Follow the interns as they share their work, learning and fun in Louisville and Vermont
Middlebury's signature internship program for students interested in local food and sustainable development
26 Middlebury students are participating in FoodWorks, a nine-week competitive paid internship program - with housing - centered on the different aspects of a local food system and currently operating in Louisville and Vermont.
Students are working in city and state government, business and retail, publishing and marketing, non-profits, and on farms. Issues being addressed include microenterprise and economic development; education, health,and nutrition; food production, processing, and distribution; food access, safety and security; food equity and social justice; sustainable agriculture; and food policy.
What is Middlebury FoodWorks?
FoodWorks is a cohort internship program for Middlebury College students interested in local food and sustainable development. Its mission is to provide summer internship opportunities that enhance student learning and engagement in food studies.
Each student works four days a week in an internship focused on a different aspect relating to local food. On the fifth day, students participate together in a curriculum designed to meet targeted learning objectives on sustainable agriculture and ecology; food systems; community and economic development; nutrition and health; and other topics such as food security and justice, policy, culture and traditions.
In addition to the 5th day component, students have formal and informal opportunities to engage in the community around food, further reinforcing and integrating the learning throughout their summer.
Middlebury FoodWorks was piloted in Louisville last summer and expanded to include our Vermont partners in 2013. Middlebury FoodWorks is a program sponsored by the Center for Careers and Internships, Office of Academic Affairs, and the Organic Farm (MCOF).
- Meaningful four-day/week internships with a company or organization working on developing the local food economy in Louisville and in and around Addison County, Vermont.
- Minimum-wage based stipend for 9 weeks of work. The program dates are from Monday, June 3 to Friday, August 2, 2013.
- High content "Fifth Day" presentations and projects relating to the local food system and economic development.*
- Mentoring by Middlebury alumni and parents.
- Profound personal engagement among interns, members of the local food sector, and the community.
Benefits to Middlebury students
- Paid internship opportunity, with housing provided
- The chance to touch, taste and work with all aspects of the local food movement.
- A comprehensive view of the local food system and its role in urban and rural economic development, including direct contact with movers and shakers in the field.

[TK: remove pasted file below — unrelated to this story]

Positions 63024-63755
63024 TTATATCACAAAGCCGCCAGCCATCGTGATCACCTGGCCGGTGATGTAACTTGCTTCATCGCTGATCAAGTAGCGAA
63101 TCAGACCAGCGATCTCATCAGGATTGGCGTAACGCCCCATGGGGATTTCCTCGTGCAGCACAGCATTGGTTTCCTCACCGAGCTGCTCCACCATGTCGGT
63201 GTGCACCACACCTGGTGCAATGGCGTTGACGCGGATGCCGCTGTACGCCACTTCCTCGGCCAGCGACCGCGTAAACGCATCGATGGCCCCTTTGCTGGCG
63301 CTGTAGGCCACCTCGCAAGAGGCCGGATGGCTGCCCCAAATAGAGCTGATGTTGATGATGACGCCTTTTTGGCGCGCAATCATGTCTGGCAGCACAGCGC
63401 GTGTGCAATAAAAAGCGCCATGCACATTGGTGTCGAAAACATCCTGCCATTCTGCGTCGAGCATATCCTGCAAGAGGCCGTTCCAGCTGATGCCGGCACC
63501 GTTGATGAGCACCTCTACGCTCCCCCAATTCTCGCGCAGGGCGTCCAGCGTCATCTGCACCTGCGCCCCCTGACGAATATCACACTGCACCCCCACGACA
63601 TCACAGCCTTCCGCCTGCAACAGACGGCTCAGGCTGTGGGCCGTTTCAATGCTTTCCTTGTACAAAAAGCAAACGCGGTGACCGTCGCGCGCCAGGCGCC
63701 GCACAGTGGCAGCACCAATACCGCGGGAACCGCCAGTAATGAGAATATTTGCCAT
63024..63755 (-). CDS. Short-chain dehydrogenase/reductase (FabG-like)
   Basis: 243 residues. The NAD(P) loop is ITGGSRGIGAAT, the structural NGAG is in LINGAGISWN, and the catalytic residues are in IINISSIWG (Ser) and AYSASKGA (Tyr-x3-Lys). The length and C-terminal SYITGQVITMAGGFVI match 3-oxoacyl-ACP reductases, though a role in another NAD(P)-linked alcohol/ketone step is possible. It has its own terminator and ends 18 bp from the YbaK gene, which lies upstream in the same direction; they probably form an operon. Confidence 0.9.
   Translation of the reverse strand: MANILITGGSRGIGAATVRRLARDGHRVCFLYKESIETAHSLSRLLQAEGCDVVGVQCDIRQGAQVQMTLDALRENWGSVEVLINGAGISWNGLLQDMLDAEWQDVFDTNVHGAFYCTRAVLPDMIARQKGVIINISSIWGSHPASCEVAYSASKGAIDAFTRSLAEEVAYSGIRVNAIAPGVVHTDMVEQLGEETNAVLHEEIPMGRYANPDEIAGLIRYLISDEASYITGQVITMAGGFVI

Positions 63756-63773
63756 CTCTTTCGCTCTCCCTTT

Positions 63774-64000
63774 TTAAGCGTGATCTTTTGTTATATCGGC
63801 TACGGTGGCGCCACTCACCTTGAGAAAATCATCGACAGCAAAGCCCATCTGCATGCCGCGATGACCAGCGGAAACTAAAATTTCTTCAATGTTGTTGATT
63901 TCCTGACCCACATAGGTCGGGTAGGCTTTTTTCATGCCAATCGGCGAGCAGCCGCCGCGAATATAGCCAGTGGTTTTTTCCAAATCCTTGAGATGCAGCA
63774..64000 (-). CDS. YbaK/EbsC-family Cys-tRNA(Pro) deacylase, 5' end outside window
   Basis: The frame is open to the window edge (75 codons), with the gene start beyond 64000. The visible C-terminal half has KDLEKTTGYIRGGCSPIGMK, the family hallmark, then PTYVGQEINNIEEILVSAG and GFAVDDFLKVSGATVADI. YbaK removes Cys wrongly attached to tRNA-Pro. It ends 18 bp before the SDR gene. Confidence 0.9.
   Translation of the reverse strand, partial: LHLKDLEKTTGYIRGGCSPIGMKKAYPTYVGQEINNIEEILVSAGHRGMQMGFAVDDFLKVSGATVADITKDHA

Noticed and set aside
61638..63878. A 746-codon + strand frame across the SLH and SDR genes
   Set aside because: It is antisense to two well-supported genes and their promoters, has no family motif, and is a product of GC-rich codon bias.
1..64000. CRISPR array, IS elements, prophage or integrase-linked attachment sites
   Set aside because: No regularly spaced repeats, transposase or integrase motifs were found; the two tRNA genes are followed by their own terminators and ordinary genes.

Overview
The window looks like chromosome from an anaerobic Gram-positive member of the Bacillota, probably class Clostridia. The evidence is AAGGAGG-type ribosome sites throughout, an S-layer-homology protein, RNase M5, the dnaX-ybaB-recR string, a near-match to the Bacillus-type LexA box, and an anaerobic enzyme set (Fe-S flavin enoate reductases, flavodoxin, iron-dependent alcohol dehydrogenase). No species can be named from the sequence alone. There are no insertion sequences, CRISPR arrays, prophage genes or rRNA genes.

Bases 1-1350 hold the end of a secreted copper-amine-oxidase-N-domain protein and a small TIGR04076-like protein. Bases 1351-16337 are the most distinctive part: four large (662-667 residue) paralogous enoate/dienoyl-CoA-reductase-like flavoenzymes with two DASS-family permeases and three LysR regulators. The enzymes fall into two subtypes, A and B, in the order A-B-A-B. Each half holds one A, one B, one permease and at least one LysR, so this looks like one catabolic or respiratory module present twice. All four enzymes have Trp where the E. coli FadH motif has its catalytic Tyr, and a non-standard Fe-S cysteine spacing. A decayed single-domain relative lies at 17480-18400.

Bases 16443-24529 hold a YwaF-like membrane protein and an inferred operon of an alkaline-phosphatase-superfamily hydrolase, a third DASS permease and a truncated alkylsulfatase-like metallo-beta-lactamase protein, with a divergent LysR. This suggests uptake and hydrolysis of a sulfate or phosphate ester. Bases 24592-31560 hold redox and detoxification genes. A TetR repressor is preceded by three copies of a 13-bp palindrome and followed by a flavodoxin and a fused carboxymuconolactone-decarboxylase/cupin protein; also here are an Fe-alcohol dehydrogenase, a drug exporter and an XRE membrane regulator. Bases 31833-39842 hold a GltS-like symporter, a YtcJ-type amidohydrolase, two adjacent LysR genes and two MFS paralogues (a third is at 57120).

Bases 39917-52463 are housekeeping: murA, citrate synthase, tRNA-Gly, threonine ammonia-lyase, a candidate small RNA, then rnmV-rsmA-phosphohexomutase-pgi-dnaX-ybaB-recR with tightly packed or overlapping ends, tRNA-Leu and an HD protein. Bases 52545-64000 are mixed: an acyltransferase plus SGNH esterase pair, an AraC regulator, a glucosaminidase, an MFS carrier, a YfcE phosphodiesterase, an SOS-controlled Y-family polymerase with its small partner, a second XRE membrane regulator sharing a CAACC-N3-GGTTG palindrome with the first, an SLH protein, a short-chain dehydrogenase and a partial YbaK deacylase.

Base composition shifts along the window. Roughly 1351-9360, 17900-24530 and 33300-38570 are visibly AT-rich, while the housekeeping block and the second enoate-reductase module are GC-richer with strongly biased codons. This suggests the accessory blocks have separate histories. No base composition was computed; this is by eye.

- Peer connections as students live and work together on Fifth Day projects.
- An on-line component that allows FoodWorks interns to connect across sites and compare their rural and urban food systems experiences.
Questions? Contact Amy McGlashan at CCI, x5103.
During the school year, Middlebury students can attend MCOF meetings every Sunday. To join the club’s email list and stay updated about garden events, email firstname.lastname@example.org.
Student and community volunteers are welcome anytime at the garden to care for the site and help with the harvest. Feel free to contact us if you interested in getting involved at email@example.com or contact the student directors of the garden:
Katie Michels '15: firstname.lastname@example.org
Ari Lattanzi '13: email@example.com
Spring and Fall semester employment opportunities:
Join the Farm CSA (Community Supported Agriculture)
In a CSA, community members pledge to support a farm in return for a share of the harvest. Sign up to help out for four hours a week, solo or with a partner, and at the end of your shift handpick a bag of seasonal produce to take home with you. One of the past summer farm interns will be available to explain the day’s goals for the garden.
2011 Volunteer Hours
Monday – Thursday, 3:00 – 5:00 pm
No need to RSVP, just come on down!
Shop at the MCOF farmstand
Want to cook a meal this weekend and feature local produce? Need a snack? Want some flowers to decorate your dorm room? Look out for the MCOF farmstand every Friday in September and October from 4-6pm in front of The Franklin Environmental Center at Hillcrest
The Garden Manager publishes a report at the end of each growing season.
Please take a look at the latest report:
Also, see an archive of previous years’ reports below:
The Middlebury College Organic Farm (MCOF) began with the vision and enthusiasm of a few students and community members. It has grown into a dynamic space for exploring the local and global food system.
- Bennett Konesni '04.5 and Jean Hamilton '04.5 envision the garden and create the plan for it. The Middlebury College Organic Garden (MCOG) begins
- First summer garden (1/8 of an acre) run by Bennet, Jean, Chris Howell '04.5 and community volunteer Jay Leshinsky.
- Garden shed is built, well and solar panel are installed
- First garden internships (two part time interns) and the first Children's Garden program (started by Erin Jensen '04 and Sophie Esser '04)
- First honey harvest
- First classes taught at the garden (Environmental Studies, Geology, Geography, Biology, Dance, Teacher Education and English)
- Beginning of seed saving project
- Internship program expands to one full time and two part time students